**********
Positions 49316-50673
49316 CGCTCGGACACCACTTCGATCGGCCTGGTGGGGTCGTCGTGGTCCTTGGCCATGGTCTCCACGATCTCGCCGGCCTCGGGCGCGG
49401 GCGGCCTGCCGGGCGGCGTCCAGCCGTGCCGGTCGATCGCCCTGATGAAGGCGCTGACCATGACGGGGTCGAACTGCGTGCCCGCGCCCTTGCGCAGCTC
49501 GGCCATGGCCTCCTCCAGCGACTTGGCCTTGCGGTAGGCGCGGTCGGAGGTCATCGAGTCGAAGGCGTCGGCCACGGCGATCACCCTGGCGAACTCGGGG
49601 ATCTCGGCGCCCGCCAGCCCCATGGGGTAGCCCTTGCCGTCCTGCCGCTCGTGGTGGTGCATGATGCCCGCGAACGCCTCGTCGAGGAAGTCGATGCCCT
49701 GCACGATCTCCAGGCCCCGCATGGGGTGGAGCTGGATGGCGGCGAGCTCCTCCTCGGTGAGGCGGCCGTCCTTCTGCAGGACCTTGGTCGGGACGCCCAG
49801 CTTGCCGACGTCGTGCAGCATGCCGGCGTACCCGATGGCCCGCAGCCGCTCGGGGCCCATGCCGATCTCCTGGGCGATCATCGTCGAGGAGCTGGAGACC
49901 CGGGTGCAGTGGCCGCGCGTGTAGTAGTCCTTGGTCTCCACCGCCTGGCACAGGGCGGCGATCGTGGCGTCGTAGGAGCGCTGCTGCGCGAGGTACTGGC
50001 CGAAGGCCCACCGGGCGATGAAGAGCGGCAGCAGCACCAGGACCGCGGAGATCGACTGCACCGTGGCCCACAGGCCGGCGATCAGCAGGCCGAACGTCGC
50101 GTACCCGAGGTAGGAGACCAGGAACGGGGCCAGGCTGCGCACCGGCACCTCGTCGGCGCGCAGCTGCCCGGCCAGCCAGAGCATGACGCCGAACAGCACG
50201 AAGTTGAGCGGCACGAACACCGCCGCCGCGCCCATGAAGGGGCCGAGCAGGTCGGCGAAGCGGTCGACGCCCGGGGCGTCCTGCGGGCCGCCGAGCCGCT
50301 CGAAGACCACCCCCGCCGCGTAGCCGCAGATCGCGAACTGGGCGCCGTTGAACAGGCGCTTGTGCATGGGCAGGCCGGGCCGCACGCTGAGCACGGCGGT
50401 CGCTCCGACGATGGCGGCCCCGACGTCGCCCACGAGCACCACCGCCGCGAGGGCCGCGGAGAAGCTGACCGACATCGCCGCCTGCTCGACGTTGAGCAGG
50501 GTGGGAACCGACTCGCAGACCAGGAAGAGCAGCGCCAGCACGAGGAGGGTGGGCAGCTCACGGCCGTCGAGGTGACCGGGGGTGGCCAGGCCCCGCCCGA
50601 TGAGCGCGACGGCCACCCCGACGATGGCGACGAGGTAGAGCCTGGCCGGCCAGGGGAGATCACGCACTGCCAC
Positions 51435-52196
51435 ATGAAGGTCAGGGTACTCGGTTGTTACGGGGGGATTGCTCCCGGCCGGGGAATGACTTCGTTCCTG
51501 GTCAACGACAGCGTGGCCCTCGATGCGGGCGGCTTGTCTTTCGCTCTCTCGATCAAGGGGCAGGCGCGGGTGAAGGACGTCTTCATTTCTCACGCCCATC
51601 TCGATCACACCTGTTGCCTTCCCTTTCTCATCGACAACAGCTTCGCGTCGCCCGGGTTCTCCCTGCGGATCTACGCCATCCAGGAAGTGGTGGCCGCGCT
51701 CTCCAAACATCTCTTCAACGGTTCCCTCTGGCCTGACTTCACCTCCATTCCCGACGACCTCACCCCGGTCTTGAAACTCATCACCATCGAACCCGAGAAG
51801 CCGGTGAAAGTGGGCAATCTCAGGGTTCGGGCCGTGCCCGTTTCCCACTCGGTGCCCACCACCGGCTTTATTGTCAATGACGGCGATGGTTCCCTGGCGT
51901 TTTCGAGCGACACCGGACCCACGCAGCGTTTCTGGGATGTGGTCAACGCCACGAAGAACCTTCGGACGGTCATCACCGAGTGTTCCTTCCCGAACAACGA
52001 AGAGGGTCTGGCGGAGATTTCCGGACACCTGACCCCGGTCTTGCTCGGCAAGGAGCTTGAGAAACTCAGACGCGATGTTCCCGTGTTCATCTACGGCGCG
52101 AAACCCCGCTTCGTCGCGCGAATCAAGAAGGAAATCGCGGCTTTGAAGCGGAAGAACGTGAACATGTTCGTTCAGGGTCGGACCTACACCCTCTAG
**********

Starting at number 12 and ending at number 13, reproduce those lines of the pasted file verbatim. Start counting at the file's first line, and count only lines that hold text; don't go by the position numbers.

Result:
50301 CGAAGACCACCCCCGCCGCGTAGCCGCAGATCGCGAACTGGGCGCCGTTGAACAGGCGCTTGTGCATGGGCAGGCCGGGCCGCACGCTGAGCACGGCGGT
50401 CGCTCCGACGATGGCGGCCCCGACGTCGCCCACGAGCACCACCGCCGCGAGGGCCGCGGAGAAGCTGACCGACATCGCCGCCTGCTCGACGTTGAGCAGG